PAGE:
Women, words and writing
Traversing the genteel palaces of 16th century England through to the supernatural Hellmouth of 21st century Sunnydale, Dr Trisha Pender is challenging assumptions regarding the roles of women as cultural influencers and producers.
Having published two books, co-edited a third, and close to finishing her fourth, Trisha is leading the charge in the expanding international field of research into early modern women’s writing, with a sideline interest in gender and popular culture.
In her latest book, I’m Buffy and You’re History: Buffy the Vampire Slayer and Contemporary Feminism (I. B. Tauris, 2016) Trisha explores one of the most widely analyzed texts of contemporary popular culture, particularly investigating its gender and feminist politics.
Trisha completed her undergraduate studies at the University of Sydney, before a Fulbright scholarship took her to the USA, where she spent 12 years earning her doctorate at Stanford and teaching as an Assistant Professor at Pace University in New York City.
Upon returning to Australia to take up a five-year UON Research Fellowship in 2007, Trisha and Associate Professor Rosalind Smith initiated the Early Modern Women’s Research Network (EMWRN), which has continued to gain momentum and global recognition since its inception in 2007.
Trisha has matched her prodigious publication history with funding wins, having attracted more than $1 million in grants since arriving at Newcastle.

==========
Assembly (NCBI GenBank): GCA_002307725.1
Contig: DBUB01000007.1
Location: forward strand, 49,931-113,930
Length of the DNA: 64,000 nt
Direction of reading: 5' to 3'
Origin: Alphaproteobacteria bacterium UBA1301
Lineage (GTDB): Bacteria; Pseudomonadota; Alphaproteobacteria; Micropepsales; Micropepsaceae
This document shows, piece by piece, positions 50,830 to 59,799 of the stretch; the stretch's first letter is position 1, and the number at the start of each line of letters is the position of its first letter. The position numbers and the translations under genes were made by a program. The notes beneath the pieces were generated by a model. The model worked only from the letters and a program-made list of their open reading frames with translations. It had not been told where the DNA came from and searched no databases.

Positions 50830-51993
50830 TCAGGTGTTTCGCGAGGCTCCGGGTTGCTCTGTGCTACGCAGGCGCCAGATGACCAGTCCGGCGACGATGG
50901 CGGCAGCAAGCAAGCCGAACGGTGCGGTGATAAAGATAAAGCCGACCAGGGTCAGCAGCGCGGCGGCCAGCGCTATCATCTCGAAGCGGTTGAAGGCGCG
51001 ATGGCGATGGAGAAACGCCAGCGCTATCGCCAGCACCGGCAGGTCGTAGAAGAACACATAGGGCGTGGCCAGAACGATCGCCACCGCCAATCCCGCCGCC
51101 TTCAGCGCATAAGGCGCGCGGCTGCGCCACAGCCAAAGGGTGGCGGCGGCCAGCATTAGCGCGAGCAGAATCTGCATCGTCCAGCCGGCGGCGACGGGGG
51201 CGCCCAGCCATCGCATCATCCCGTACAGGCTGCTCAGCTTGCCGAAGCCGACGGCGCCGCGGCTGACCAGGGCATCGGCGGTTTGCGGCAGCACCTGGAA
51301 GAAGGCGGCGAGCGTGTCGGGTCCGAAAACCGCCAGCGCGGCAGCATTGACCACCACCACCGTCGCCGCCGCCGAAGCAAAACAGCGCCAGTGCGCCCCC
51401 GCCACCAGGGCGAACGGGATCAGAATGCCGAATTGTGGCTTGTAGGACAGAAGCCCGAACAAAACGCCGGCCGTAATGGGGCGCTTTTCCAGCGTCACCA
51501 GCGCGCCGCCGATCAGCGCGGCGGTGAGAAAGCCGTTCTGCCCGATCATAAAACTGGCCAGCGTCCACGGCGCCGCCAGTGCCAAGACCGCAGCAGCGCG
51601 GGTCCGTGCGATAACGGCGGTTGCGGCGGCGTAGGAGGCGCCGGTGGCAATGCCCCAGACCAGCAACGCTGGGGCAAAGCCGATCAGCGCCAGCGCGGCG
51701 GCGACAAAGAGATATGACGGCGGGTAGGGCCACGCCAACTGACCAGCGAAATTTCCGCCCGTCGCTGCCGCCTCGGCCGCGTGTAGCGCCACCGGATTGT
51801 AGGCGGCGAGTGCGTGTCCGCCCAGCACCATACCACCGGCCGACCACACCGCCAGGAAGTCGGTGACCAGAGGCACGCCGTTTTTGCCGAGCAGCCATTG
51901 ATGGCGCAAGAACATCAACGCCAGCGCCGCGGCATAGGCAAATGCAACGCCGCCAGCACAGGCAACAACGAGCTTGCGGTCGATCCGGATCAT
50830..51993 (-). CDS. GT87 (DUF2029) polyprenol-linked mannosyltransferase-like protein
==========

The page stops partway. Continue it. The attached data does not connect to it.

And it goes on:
The Rhetoric of Modesty
Trisha explains that the term ‘early modern’ is preferable to ‘Renaissance’ to identify the era of focus in which she is a research leader.
Where the term ‘Renaissance’ has been used in the past to signal the ideological triumph of an elite group of Protestant men, ‘early modern’ places the period in a longer historical perspective, and includes the concerns of marginalised groups such as women, the working classes, and religious and racial minorities.
"Early modern takes away that triumphal rhetoric; it then becomes a more historicist perspective."
Assisted by funding from UON and the Australian Academy of Humanities, Trisha published her first book, Early Modern Women’s Writing and the Rhetoric of Modesty (Palgrave) in 2012.
“It was basically a book length argument against people reading early modern women writers too literally,” Trisha explains.
“Women in that period were constantly apologising for not being good enough, and not really being a poet or writer, just a woman.”